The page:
Parental investment (PI), in evolutionary biology and evolutionary psychology, is any parental expenditure (time, energy etc.) that benefits one offspring at a cost to parents' ability to invest in other components of fitness. Components of fitness include the wellbeing of existing offspring, parents' future reproduction, and inclusive fitness through aid to kin.
Parental care is found in a broad range of taxonomic groups, including both ectothermic (invertebrates, fish, amphibians and reptiles), and endothermic (birds and mammals) species. Care can be provided at any stage of the offspring's life: pre-natal care including behaviours such as egg guarding, preparation of nest, brood carrying, incubation, and placental nourishment in mammals; and post-natal care including food provisioning and protection of offspring.
Parental investment and parental care
Parental investment theory is a branch of life history theory. The earliest consideration of parental investment is given by Fisher (1930), Fisher's principle, wherein Fisher argued that parental expenditure on both sexes of offspring should be equal. Clutton-Brock expanded the concept of PI to include costs to any other component of parental fitness.
Reproduction is costly. Individuals are limited in the degree to which they can devote time and resources to producing and raising their young, and such expenditure may also be detrimental to their future condition, survival, and further reproductive output. However, such expenditure is typically beneficial to the offspring, enhancing their condition, survival, and reproductive success. These differences may lead to parent-offspring conflict. Parental investment can be provided by the female (female uniparental care), the male (male uniparental care), or both (biparental care). Parents are naturally selected to maximise the difference between the benefits and the costs, and parental care will tend to exist when the benefits are substantially greater than the costs.
Penguins are a prime example of a species that drastically sacrifices their own health and well-being in exchange for the survival of their offspring and the overall fitness of the population. This altruistic behavior, one that does not necessarily benefit the individual, but the population as a whole, can be seen in the King Penguin. Although some animals do exhibit altruistic behaviors towards individuals that are not of direct relation, many of these behaviors appear mostly in parent-offspring relationships. While breeding, males remain in a fasting-period at the breeding site for five weeks, waiting for the female to return for her own incubation shift. However, during this time period, males may decide to abandon their egg if the female is delayed in her return to the breeding grounds. This is an interesting case, as it shows that these penguins initially show a trade-off of their own health, in hopes of increasing the survivorship of their egg, but there comes a point where the male penguin’s costs become too high in comparison to the gain of a successful breeding season. In a study, Olof Olsson investigated the correlation between how many experiences in breeding an individual has and the duration an individual will wait until abandoning his egg. He proposed that the more experienced the individual, the better that individual will be at replenishing his exhausted body reserves, allowing him to remain at the egg for a longer period of time. The males’ sacrifice of their body weight and possible survivorship, in order to increase their offspring’s chance of survival is a trade-off between current reproductive success and the parents’ future survival.  This trade-off makes sense with other examples of kin-based altruism and is a clear example of the use of altruism in an attempt to increase overall fitness of a population at the expense of the individual’s fitness.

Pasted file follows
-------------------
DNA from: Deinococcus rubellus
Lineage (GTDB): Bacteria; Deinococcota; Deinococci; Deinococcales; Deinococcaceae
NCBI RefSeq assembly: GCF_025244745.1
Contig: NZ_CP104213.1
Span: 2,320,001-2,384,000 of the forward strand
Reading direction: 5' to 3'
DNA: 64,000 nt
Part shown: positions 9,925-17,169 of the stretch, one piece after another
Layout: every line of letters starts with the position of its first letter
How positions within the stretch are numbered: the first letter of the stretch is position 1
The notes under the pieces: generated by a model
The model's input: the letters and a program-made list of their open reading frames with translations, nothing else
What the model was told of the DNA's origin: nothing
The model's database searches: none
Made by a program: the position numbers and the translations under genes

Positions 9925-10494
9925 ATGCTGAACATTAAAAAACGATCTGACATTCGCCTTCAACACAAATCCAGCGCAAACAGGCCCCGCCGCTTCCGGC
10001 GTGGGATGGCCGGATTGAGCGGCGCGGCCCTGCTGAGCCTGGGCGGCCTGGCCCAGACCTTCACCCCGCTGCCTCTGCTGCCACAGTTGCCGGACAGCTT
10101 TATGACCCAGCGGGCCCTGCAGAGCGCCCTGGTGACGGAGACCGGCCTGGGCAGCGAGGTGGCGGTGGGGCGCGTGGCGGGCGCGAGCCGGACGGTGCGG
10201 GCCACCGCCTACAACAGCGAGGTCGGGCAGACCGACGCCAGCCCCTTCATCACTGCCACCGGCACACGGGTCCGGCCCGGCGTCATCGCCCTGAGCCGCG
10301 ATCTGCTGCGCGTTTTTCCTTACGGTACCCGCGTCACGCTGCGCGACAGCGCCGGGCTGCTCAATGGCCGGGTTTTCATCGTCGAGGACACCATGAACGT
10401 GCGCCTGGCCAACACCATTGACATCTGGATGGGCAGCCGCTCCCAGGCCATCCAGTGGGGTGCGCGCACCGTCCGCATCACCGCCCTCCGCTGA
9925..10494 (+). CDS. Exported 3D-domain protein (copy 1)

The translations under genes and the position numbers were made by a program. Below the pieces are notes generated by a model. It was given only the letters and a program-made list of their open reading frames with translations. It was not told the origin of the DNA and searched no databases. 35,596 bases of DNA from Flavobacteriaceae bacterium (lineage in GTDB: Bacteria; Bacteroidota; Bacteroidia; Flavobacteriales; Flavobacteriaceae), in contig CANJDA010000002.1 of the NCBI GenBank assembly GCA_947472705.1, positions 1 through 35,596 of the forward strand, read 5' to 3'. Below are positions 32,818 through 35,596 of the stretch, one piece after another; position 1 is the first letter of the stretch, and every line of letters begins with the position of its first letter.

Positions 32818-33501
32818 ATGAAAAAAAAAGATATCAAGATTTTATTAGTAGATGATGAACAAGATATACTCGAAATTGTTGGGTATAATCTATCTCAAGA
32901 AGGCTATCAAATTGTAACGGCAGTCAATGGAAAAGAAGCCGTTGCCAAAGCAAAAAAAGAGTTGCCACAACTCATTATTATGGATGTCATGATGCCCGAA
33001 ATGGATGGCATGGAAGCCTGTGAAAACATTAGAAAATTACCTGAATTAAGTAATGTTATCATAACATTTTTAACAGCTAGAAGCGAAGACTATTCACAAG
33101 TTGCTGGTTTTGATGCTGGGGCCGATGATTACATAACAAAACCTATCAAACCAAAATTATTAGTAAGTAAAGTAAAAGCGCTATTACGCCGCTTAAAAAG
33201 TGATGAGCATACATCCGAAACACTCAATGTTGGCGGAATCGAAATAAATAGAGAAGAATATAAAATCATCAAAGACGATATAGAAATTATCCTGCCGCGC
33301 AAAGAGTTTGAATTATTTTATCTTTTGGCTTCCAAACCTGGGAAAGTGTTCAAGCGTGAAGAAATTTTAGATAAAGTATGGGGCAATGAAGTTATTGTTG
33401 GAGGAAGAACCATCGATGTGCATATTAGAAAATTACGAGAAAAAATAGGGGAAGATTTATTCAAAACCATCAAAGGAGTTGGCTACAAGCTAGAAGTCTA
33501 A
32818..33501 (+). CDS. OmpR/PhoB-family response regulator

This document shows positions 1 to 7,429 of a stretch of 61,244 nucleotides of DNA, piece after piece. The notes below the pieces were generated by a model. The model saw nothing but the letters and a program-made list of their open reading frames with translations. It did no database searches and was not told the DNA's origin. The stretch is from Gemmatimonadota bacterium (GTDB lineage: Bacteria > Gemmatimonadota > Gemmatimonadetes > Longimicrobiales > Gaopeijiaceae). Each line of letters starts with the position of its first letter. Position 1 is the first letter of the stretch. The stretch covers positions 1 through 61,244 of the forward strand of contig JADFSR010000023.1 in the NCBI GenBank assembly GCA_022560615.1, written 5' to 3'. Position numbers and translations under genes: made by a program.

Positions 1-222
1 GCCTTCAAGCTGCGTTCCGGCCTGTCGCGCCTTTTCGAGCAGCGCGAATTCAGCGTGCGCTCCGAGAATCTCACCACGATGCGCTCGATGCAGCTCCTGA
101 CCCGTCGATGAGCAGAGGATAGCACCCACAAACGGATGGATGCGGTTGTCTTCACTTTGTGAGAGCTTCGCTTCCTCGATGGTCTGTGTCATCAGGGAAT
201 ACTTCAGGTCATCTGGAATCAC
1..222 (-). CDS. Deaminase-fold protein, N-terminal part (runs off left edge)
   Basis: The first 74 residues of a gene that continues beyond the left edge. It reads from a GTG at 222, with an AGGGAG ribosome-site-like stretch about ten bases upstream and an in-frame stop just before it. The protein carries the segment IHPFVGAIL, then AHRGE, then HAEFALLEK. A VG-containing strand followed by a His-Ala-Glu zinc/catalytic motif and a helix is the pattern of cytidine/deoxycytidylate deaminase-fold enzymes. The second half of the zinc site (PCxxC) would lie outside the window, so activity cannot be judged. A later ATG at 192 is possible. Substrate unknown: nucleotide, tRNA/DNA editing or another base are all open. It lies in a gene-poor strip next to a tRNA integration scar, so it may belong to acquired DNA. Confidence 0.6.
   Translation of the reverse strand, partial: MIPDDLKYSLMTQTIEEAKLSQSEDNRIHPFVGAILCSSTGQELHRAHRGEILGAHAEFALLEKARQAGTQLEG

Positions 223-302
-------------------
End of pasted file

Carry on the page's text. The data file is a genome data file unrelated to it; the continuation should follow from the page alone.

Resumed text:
A study found that male dunnocks tend to not discriminate between their own young and those of another male in polyandrous or polygynandrous systems. However, they increase their own reproductive success through feeding the offspring in relation to their own access to the female throughout the mating period, which is generally a good predictor of paternity. This indiscriminative parental care by males is also observed in redlip blennies.